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A ‘Blessed’ Laugh Released Bb The Pain

Sayı 12

Rulers cannot execute laughs. So they exile the laughs they cannot execute because the serious rulers have no tolerance for humor.

Author: Tuğçe Asya Yaldız

Demirtaş Ceyhun, as he refers to “Asılacak Adam” (The Man to be Hanged) says that the exile ordered by this serious power could not be a grave for Aziz Nesin because he, who is a hundred years old now, still continues to echo with all his realness in a school yard, in a court room, or in a grocery store like the laughter of a being that does not fear expressing a good idea – no matter the consequences. 

Aziz Nesin defines the fact that he pulls no punches as the only thing that he has held on to his entire life, and tells that he would act in the same manner no matter the consequences. “The intellectuals’ contributions to the good of the society with their ideas and opinions, and the people that form a society learning from these ideas and opinions of the intellectuals, and benefiting from them improves their personalities, and raises people’s social, political, economic and cultural levels,” says Nesin, directly expressing his desire for “what is good”. His short stories, novels, poems, plays and articles have earned him wide acclaim both in Turkey and around the world as a thinker, humorist, and master storyteller. “All of Aziz Nesin’s unique qualities, and more importantly his resilience, have made him the great humor writer of our time. A being that knows how to laugh also knows how to love, think, and have fun. Aziz, just like Nasreddin Hodja, makes you laugh and think at the same time,” says Yaşar Kemal, pointing to the special place humor holds in Nesin’s literary style.

Illustration: Ethem Onur Bilgiç 

Aziz Nesin on the other hand says that humor, rather than being an emotion, is completely an intellectual function. Instead of the argument that an individual could mobilize a society through their writings, he has defended the idea that writings were born as a product of the social will, and emphasized that if there was action, it would be the subject of writing. His welcoming approach to intellectual differences was not limited to literature alone, and he has mentioned that every artistic work, as the creation of an idea in any art form, was important. In the interviews he gave, he has said that sensitivity toward arts was a habit, and like every other habit, it needed to be developed. Throughout his eighty-year long life, he defended that learning from the past was an intellectual necessity, and perhaps said it best with determination, “If I lived another seventy years, I would have been twice as productive”.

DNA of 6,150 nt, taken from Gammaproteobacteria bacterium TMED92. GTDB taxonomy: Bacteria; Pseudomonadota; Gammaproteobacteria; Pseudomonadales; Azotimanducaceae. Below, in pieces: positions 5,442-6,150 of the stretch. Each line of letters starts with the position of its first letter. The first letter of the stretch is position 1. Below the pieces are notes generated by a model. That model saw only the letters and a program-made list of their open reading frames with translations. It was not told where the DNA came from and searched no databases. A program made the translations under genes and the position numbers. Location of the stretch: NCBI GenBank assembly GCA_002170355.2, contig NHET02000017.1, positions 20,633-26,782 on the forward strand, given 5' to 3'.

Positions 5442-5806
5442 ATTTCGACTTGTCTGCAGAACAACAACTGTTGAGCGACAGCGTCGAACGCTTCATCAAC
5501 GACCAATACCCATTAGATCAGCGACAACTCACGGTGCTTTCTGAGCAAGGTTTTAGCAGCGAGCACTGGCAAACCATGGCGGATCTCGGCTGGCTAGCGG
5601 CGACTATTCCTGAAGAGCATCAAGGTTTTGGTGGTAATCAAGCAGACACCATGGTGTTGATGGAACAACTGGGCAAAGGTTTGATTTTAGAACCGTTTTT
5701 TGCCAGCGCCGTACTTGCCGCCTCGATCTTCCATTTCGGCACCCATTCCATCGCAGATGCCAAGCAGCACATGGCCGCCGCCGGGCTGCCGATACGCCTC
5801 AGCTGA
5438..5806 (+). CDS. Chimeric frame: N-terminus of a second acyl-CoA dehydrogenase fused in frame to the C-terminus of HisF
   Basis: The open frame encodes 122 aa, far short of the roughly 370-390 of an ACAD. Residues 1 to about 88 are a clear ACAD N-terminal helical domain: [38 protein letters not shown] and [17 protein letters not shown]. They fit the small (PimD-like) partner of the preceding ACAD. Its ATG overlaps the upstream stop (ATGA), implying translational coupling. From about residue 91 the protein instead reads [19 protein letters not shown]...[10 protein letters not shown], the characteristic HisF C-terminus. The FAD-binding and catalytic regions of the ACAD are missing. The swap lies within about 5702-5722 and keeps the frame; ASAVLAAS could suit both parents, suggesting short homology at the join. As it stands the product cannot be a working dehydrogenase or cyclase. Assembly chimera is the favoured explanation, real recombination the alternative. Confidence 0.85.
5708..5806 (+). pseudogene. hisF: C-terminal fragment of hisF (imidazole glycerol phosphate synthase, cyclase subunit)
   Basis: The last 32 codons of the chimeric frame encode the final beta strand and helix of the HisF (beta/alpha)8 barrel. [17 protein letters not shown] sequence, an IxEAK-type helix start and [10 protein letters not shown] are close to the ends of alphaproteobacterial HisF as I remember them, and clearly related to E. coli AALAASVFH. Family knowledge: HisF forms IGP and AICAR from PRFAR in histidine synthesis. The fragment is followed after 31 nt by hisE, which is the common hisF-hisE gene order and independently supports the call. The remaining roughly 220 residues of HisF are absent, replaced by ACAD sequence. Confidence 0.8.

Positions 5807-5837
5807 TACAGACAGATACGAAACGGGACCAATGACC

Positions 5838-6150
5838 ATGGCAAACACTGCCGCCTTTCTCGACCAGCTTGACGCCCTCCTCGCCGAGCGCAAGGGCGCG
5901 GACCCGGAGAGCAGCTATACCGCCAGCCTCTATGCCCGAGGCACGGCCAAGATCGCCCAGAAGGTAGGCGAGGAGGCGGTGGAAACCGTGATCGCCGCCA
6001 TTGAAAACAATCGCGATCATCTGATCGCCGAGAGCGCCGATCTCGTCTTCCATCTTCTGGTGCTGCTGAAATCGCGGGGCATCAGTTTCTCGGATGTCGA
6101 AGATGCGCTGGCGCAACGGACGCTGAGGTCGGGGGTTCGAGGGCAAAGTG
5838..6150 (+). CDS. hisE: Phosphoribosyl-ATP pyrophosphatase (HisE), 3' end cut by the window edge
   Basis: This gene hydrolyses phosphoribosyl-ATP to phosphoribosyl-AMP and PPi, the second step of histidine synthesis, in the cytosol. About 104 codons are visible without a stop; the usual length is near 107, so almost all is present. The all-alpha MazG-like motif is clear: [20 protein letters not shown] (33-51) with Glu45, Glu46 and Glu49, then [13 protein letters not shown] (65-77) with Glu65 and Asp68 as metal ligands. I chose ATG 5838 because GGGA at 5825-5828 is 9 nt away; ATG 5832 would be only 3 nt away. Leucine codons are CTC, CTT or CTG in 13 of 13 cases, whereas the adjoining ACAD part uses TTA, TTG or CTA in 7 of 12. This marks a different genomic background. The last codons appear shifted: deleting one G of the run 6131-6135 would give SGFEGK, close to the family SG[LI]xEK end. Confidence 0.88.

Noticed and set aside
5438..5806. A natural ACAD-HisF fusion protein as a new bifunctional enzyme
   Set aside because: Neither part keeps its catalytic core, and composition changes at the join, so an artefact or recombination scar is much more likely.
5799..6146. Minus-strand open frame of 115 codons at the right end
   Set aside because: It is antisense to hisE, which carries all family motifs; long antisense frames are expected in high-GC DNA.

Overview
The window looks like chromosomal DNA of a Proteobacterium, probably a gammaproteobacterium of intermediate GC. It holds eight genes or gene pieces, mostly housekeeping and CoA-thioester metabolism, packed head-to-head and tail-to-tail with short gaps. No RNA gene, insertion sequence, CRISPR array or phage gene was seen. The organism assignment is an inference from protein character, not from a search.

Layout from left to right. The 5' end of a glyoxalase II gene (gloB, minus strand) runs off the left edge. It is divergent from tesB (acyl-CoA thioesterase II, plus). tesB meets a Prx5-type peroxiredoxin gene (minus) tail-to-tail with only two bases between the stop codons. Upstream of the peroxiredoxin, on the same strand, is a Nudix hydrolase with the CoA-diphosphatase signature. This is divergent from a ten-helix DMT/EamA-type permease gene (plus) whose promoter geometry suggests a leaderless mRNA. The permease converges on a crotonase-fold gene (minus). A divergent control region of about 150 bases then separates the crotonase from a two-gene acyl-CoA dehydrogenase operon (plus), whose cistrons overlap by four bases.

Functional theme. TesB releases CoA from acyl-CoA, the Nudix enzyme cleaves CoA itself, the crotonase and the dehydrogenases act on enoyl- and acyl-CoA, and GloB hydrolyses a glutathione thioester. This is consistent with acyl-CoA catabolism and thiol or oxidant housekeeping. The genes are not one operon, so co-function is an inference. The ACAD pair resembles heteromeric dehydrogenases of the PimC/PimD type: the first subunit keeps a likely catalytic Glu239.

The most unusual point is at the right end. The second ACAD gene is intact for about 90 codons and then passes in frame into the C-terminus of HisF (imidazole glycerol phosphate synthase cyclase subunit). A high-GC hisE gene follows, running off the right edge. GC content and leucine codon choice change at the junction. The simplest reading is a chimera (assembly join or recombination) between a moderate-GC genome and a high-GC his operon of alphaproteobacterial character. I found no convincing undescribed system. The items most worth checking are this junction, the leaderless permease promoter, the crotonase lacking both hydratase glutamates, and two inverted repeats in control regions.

It was a hot day in July, the same month as the fateful fire, when Aziz Nesin left us in his usual hurried tempo. According to his will, he was buried in an unmarked grave in the gardens of the Aziz Nesin Foundation without any ceremony. “Let there be no tombstone for us, bury us in a school yard, let the children run above us…,” he wrote because he knew that he would leave behind the joy of a child, a purposeful laughter. Today he continues to grow in the consciousness of all, whose lives he touched in some way, and in the intellectual line that spreads across our faces as we smile. Today he is a century-old reality, surfacing in every resistance, a ‘blessed’ laughter in the midst of all the pain and misery, be it in Istanbul, in Bursa, or another city in the world, in Sivas, Madımak, Roboski and Suruç… 

Sayı 12
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